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The Press and Wyoming’s Medical Marijuana decision

November 15, 2010

(This article was submitted by Joe Spaulding.)

When Jack Poll, the current Mayor of Wyoming, was running for election in 2009, the Grand Rapids Press editorial board gave him their endorsement, sighting, among other things, his opposal to the city’s notorious “crash tax.” The fees dispensed to anyone who was unfortunate enough to get in an accident within the city limits, regardless of who was at fault, were massively unpopular, nationally ridiculed, and laughingly unprofitable.

The fees were repealed within a year-and-a-half of being passed. Getting rid of them was a no-brainer, and the Press wasn’t sticking its neck out too far in supporting Poll for mayor. Unfortunately, Poll and the Wyoming city council have not learned from the mistakes of the recent past, and due to the Press’ cozy relationship with Poll, they have failed to take him to task for this.

On November 1, the GR Press published two articles discussing the state of Michigan’s recently passed medical marijuana law in terms of the City of Wyoming. The first described a Wyoming man, licensed by the state to be a medical marijuana patient and caregiver, who had his house broken into and plants and other property stolen in October. Due to the city’s ambiguous stance on the state’s law, he was reluctant to call the Wyoming Police to report the incident. Perhaps he was right to have his doubts. In an extravagant display of blaming the victim, as well as a hopelessly distorted view of public safety, Wyoming Police Chief James Carmody has stated that these types of robberies are a reason for the city to adopt a ban on medical marijuana.

The second Press article came a little later on in the evening, and was posted to mlive.com. It announced the city council’s decision to ban medical cannabis use, growing, and distribution in Wyoming city limits. The Press quoted Poll as saying “There’s a right way to do it. The state of Michigan did this the wrong way.” The article also mentions that the City Attorney stated fears that the city would be sued for being out of compliance with state law. Here is where the newspaper drops the ball. Instead of using tools available to anyone on the Internet (especially in Chile) to examine the validity of the City Attorney’s claims, the Press let his statement hang in the air as if the city’s ban has a 50/50 chance of surviving a court challenge. Within ten days, a Wyoming resident stepped up to sue the city over the obviously illegal ban.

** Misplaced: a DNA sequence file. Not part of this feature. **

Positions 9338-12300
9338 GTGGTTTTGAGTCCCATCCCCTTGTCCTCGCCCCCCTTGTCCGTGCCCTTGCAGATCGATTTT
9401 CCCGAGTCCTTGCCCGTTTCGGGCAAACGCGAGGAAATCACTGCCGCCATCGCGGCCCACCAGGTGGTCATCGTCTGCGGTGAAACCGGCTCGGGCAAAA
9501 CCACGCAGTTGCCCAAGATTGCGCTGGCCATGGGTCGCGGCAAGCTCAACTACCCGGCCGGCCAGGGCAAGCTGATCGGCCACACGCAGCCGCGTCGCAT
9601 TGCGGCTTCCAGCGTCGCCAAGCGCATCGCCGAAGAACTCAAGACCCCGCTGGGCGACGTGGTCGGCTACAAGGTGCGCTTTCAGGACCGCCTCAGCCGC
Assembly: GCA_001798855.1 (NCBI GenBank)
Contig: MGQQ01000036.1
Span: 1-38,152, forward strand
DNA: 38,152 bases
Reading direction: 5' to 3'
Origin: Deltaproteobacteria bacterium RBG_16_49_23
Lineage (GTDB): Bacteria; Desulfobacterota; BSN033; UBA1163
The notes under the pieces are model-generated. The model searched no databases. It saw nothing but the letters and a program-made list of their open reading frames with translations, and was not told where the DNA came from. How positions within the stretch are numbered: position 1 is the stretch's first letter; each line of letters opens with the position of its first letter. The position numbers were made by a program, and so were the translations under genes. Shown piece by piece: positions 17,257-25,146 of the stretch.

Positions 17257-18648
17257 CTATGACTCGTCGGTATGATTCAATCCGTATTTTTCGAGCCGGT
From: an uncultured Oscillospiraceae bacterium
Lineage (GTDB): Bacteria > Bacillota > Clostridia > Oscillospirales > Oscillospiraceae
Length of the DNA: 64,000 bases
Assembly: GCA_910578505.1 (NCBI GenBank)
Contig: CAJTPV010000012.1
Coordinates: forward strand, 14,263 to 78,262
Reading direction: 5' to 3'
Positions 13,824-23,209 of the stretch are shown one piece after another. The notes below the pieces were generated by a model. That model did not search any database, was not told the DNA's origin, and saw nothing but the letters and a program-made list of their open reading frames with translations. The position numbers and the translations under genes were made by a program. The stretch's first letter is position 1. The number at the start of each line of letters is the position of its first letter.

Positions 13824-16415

The law, passed by the majority of Michigan voter’s (and 27 out of 28 districts in Wyoming), allows for any patient or caregiver charged with marijuana related legal violations to have those charges dismissed once his or her medical marijuana license is presented in court. Now that the city has banned medical cannabis, Poll is in a double bind – either he doesn’t encourage the arrest and prosecution of medical pot growers and patients, and the only effect the council has is discouraging otherwise law abiding citizens from assisting the already cash-strapped and over-burdened police, or the law faces challenge after challenge in court until it is innevitably overturned, costing the citizens of Wyoming thousands of dollars they do not have.

The other thing the Press failed to do was to hold Poll accountable for his evident disdain for Michigan’s initiative process (and by extension the voters and possibly the democratic process), as well as his doubts about the ability of the citizens of Wyoming (and probably all of Michigan) to determine what is best for their future. Poll talks about the medical cannabis law like it was passed by the Michigan legislature, and the Press never reminds its readers that the law is the will of the people of Michigan. Maybe the Press was afraid of looking like they were flip-flopping within a year of endorsing Poll for mayor. The end result being the will of 17,888 voters getting temporarily overturned by six city council members, and the cash-strapped,  job-starved citizens of Wyoming being left paying for court costs of trials with forgone conclusions.

 

5 Comments leave one →
  1. November 15, 2010 10:02 pm

    “Perhaps he was right to have his doubts. In an extravagant display of blaming the victim, as well as a hopelessly distorted view of public safety, Wyoming Police Chief James Carmody has stated that these types of robberies are a reason for the city to adopt a ban on medical marijuana.”

    Why is this type of logic always used for marijuana but never for guns, alcohol, inter-office rape, harassment, telephone harassment, abused prescription drugs, etc. ?

  2. Jack permalink
    November 16, 2010 12:42 am

    The press haven’t done their job in 40+ years. Now we have 6 corporations that control 90% of the news and information that a typical American consumes. We no longer have freedom of the press. And the handful of news that DO report the facts get ridiculed as ‘conspiracy theorists’. So I say fuck the press. Citizen journalism is the last hope.

  3. November 16, 2010 12:42 am

    Damn I forgot to post the link for the 6 corporations that control almost everything you read and hear…

    http://www.freepress.net/ownership/chart/main

  4. Haight permalink
    November 16, 2010 7:08 pm

    This sucks! How dare Wyoming take our right to medical weed away! The world would be so much better if we would all just chill and blaze one. Bet war would stop if Obama and Bin Laden got together and smoked a bowl.

  5. SYLVIA DENISE WILLIAMS permalink
    October 2, 2012 6:15 pm

    HOW DO I APPLY?

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